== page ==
Ending AIDS: it takes more than two and a half menPublished on Tuesday, 01 December 2015 10:49
Social media went into overdrive, as #Charliesheen trended around the world. Responses have been mixed, with reactions ranging from admiration for his very public coming out to speculation about how he contracted the virus and the vilification of sex workers. It also sparked discussions around confidentiality, blackmail and the legal implications of not disclosing his HIV status to his ex-partners. If there is one take-away message, it is that stigma continues to drive the HIV epidemic, both in the United States and around the world.
Thirty years on, the media is still obsessed with sensationalizing HIV and the reporting on it is riddled with misconceptions and false information about the disease. The coming out of one of the biggest stars in recent history has re-generated an interest in a disease that people had become blasé about. A disease that, while showing declines in a number of regions, has seen an increase in new cases across the western world, the Middle East, North Africa, Eastern Europe and Central Asia. Truth: It has once again revealed how divisive HIV is and seems to bring out the worst in people.
Truth: UNAIDS estimates that globally, nearly 5,500 people get infected with HIV every day. and have to deal with this reality.
- Sheen’s story highlights a range of issues that people living with HIV are up against.
- The stigma and shame that unfortunately is still attached to HIV.
- The fear of disclosure: telling your friends and family and the reactions of potential new lovers, colleagues and others. This is not an easy process and for some this can result in depression or mental breakdown.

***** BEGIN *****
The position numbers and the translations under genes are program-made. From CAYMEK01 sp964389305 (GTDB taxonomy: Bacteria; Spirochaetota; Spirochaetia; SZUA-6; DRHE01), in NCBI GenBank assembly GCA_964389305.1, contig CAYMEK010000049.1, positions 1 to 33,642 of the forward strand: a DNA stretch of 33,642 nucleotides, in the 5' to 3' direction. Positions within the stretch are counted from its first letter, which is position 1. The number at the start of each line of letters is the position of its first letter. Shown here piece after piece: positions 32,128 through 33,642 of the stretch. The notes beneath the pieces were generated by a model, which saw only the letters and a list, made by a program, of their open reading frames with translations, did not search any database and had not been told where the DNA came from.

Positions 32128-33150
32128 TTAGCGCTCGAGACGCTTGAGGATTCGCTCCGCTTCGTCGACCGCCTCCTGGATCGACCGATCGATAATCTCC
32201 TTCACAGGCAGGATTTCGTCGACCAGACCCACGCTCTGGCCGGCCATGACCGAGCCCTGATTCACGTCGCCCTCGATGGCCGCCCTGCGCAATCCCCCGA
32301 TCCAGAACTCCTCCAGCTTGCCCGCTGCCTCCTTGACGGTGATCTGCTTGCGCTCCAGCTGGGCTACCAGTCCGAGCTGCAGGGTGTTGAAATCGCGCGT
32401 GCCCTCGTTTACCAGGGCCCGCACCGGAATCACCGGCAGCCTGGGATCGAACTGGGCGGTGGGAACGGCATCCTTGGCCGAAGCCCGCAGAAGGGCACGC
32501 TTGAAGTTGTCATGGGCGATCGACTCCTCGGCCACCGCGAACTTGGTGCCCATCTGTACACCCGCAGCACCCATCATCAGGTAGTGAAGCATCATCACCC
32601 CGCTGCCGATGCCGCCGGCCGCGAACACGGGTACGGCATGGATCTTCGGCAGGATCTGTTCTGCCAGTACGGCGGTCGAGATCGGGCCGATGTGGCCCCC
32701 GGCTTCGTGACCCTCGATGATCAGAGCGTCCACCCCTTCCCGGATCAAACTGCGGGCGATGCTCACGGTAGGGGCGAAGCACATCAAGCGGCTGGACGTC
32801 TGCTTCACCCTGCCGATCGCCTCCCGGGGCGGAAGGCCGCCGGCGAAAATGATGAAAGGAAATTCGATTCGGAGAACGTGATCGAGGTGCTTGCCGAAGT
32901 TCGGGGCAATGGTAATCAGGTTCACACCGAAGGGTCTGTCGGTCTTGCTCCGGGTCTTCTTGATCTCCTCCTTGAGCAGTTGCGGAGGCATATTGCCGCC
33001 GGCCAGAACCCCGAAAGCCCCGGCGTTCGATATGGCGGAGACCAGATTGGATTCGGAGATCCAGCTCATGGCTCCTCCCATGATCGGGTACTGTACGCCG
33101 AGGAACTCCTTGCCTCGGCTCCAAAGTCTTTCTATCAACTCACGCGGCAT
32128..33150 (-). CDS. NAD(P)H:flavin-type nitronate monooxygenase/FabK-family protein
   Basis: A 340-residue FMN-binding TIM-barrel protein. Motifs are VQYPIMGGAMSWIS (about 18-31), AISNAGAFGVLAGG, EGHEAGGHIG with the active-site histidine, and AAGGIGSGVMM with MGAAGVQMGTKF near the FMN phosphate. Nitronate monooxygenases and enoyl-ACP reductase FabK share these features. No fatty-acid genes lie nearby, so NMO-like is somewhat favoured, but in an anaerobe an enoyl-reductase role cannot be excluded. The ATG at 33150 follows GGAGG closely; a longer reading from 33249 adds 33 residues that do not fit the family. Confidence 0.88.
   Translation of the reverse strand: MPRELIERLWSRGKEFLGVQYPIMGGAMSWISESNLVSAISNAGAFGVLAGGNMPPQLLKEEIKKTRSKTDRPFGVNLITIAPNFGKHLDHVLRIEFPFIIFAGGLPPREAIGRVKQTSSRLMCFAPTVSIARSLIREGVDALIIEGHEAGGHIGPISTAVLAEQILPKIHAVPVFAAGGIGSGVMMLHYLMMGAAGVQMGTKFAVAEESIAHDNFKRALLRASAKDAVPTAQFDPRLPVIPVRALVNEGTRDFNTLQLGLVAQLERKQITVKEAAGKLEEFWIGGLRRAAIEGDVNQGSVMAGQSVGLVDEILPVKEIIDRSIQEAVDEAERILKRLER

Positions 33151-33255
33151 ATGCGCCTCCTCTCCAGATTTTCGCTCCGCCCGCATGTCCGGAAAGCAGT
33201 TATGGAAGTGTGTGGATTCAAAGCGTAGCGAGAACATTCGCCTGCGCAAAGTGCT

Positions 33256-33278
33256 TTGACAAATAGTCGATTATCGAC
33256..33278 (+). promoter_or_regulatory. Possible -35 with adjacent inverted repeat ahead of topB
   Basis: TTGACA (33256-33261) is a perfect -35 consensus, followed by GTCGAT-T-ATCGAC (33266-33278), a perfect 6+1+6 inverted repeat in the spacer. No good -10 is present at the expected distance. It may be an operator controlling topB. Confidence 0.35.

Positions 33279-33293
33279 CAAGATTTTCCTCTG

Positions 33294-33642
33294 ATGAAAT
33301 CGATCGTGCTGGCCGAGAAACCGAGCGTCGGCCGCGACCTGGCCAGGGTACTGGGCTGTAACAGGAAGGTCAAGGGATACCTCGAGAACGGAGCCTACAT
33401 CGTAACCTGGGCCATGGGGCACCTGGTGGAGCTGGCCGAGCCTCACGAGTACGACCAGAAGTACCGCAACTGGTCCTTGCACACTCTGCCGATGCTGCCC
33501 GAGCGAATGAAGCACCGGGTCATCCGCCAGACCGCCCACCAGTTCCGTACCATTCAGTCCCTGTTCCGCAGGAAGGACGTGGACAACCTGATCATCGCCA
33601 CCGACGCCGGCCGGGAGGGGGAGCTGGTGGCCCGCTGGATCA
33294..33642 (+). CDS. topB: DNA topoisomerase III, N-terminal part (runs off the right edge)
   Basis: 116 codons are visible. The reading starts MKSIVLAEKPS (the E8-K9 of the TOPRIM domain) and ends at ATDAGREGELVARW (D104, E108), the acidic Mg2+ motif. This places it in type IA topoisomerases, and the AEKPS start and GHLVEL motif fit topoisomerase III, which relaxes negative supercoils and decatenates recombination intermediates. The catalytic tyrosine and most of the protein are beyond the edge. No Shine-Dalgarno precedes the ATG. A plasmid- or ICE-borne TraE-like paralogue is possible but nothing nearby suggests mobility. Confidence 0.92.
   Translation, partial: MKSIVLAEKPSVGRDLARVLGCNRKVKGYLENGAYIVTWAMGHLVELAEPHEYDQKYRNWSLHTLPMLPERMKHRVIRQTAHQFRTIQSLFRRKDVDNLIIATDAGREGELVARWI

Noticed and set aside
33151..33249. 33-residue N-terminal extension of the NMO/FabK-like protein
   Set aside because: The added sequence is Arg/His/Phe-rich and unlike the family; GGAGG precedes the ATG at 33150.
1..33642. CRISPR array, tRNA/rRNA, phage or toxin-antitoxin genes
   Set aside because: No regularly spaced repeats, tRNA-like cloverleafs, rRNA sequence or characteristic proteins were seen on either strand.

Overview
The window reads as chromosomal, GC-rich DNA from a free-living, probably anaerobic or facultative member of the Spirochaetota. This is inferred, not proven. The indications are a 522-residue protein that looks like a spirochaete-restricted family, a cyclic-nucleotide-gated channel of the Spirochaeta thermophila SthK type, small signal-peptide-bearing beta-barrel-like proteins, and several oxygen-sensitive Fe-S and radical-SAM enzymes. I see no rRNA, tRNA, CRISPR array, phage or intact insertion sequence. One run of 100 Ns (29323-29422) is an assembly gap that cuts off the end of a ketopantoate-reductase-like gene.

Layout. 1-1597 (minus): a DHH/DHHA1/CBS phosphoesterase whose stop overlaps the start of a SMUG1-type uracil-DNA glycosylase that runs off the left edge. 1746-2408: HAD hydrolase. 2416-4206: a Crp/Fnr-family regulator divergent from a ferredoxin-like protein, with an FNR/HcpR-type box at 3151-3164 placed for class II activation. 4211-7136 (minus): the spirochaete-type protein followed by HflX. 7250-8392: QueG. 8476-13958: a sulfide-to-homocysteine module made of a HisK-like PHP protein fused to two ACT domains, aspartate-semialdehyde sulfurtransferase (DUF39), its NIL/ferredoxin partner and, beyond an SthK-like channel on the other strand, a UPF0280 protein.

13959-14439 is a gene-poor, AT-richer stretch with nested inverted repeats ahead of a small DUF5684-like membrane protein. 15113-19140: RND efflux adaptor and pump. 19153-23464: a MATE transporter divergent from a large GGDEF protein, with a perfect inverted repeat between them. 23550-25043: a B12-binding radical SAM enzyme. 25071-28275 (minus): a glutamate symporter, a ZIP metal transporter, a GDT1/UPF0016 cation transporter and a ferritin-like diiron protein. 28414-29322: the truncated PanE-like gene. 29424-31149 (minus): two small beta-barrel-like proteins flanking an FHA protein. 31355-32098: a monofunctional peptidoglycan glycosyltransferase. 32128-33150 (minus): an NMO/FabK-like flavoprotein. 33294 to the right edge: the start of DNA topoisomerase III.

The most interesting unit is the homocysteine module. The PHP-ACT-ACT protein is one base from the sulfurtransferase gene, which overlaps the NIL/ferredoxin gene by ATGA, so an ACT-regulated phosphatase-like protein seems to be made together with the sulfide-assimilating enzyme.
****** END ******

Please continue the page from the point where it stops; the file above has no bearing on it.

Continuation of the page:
Stigma and discrimination are everywhere – in our communities, hospitals, offices and schools. No wonder HIV testing rates are at an all-time low. UNAIDS estimates that over 50% of HIV+ people don’t know they are living with the disease. Meanwhile, HIV is more and more regarded as a chronic, manageable disease like diabetes or heart disease. And there is reason for optimism. Improved treatment options have prolonged life expectancy. Research has shown that being on treatment and having an undetectable viral load reduces the risk of HIV transmission to sexual partners, and pre-exposure treatment (PrEP) has been introduced as a prevention tool that protects against HIV transmission.
However, this re-medicalization of the HIV response re-enforces the notion that treatment is a magic bullet. But let’s not kid ourselves. We can’t just treat our way out of this epidemic. Without implementing comprehensive combination prevention programmes, addressing stigma and discrimination, and having laws and policies in place that protect people living with HIV and encourage them to seek prevention and treatment services, we won’t reach the end of the AIDS epidemic.
HIV is nothing to be ashamed about. Let’s hope that in the near future, all people living with HIV or those receiving a positive diagnosis can release the shackles of secrecy and isolation. Together, we should inspire a greater understanding of what it means to be living with HIV and work on ending the epidemic by 2030.